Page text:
With the manifold rise in its level of debt, can Tata Steel negotiate this zone of uncertainty? The many uncertainties in the global environment make this a question more conveniently evaded than addressed. Real estate, automobiles and a limited number of other boom sectors have been a major engine of growth for the global economy over the last half-decade. But these sectors, which picked up the slack from the collapse of the “dot-com” bubble, are themselves approaching a major shakedown. If there is a generalised downturn in the global economy, Tata Steel’s fortunes – which have effectively been gambled on an ambitious acquisition in Europe – could well plummet.
Similar concerns surround the Hindalco takeover of Novelis – effectively a case of David not defeating, but buying over Goliath – since the company that has been bought up had on last reckoning, sales revenues ten times larger than its buyer. As with the Tata takeover of Corus, Birla’s acquisition of Novelis was followed by serious questions of how the corporate debt that had been bought up would be dealt with.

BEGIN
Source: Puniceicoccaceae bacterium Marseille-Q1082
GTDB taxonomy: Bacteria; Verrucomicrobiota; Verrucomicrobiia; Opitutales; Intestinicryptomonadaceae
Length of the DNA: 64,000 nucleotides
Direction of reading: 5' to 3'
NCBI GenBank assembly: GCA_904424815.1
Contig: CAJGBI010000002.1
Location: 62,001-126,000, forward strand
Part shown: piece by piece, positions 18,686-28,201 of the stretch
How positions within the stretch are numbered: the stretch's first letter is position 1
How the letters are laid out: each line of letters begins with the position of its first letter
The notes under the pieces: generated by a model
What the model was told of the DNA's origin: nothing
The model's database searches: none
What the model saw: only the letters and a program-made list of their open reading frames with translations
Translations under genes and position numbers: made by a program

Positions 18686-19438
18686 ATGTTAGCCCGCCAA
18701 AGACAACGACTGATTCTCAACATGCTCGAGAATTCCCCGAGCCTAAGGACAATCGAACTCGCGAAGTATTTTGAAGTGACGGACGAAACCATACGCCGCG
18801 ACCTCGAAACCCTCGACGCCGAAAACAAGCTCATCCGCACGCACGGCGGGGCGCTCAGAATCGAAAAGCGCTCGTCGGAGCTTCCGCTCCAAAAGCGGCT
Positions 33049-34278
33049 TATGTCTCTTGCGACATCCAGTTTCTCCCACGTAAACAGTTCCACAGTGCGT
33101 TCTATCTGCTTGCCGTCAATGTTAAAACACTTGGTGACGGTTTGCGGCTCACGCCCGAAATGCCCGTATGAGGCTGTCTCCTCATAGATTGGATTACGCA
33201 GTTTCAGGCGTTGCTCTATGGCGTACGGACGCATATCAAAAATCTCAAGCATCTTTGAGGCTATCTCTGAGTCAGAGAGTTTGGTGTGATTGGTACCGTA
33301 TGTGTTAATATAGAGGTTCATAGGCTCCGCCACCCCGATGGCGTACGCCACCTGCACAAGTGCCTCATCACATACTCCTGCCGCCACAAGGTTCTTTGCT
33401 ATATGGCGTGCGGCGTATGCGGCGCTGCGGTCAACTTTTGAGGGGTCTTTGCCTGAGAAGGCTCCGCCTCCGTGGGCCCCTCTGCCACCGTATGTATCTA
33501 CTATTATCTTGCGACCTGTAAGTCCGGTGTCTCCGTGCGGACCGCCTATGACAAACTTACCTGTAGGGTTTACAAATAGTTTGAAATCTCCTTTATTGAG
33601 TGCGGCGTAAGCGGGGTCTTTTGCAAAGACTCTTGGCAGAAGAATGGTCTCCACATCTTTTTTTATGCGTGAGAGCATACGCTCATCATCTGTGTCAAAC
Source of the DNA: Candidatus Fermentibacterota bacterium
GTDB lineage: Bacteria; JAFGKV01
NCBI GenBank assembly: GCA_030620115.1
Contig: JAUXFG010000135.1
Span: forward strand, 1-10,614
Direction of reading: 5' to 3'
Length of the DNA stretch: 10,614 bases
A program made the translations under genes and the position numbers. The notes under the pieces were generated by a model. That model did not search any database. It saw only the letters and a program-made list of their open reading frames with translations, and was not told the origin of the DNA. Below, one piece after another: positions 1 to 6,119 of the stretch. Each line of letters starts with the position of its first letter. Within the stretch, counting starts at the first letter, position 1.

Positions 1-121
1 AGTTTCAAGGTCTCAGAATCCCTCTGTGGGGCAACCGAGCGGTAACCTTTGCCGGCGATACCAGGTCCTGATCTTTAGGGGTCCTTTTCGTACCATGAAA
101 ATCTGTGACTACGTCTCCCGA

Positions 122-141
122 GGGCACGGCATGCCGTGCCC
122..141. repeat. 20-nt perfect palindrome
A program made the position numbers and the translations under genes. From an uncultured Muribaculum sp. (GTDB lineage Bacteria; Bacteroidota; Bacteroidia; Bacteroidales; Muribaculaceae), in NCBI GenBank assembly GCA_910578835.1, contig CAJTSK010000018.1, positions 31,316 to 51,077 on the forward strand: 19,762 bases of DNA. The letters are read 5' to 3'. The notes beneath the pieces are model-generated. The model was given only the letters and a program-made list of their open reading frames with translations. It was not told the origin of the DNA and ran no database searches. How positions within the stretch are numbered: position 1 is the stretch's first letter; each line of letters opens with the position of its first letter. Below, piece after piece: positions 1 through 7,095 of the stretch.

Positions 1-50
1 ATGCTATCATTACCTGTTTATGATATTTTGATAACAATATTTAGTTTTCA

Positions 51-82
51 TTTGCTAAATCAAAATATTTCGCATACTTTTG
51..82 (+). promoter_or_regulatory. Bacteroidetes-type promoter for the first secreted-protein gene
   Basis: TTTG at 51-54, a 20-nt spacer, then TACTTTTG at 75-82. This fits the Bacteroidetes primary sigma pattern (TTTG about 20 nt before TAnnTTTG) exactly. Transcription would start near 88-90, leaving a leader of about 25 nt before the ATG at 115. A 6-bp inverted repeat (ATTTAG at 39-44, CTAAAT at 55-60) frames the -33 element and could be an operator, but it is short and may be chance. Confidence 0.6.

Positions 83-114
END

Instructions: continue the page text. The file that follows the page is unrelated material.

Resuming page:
Few market analysts on Dalal Street expected the Novelis deal. On studying its details, still fewer could understand its rationale. Hindalco has, aside from the borrowing it has engaged in for the purchase of Novelis, also inherited a significant burden of debt that Novelis has in its own recklessness acquired. And this has been happening at a time when the global market in aluminium was not quite buoyant, indeed, showing positive signs of meltdown.
The clinching argument in these circumstances would be that international banks are unlikely to bet unwisely. If they have advanced serious money to the Tata and Birla groups, the underlying business propositions must be sound.
At the risk of seeming inconsiderate, it should be borne in mind that these very banks also lent with gay abandon to all of Latin America in the 1970s, thus creating the conditions for the debt bomb explosion of the 1980s. So too, did these banks lend with few reservations to the U.S. corporate sector through the 1980s. Seduced by the boom in share prices, they paid little attention to the economic fundamentals, thus setting the stage for the asset value meltdown of the 1990s, which pushed the U.S. economy into a recession that only the “dot-com” bubble retrieved it from.
If the Tata and Birla global conquests are a prelude to similar enactments in future, that is sufficient reason why Indians should be wary of media-induced euphoria and debt-financed illusions of a “global Indian takeover”.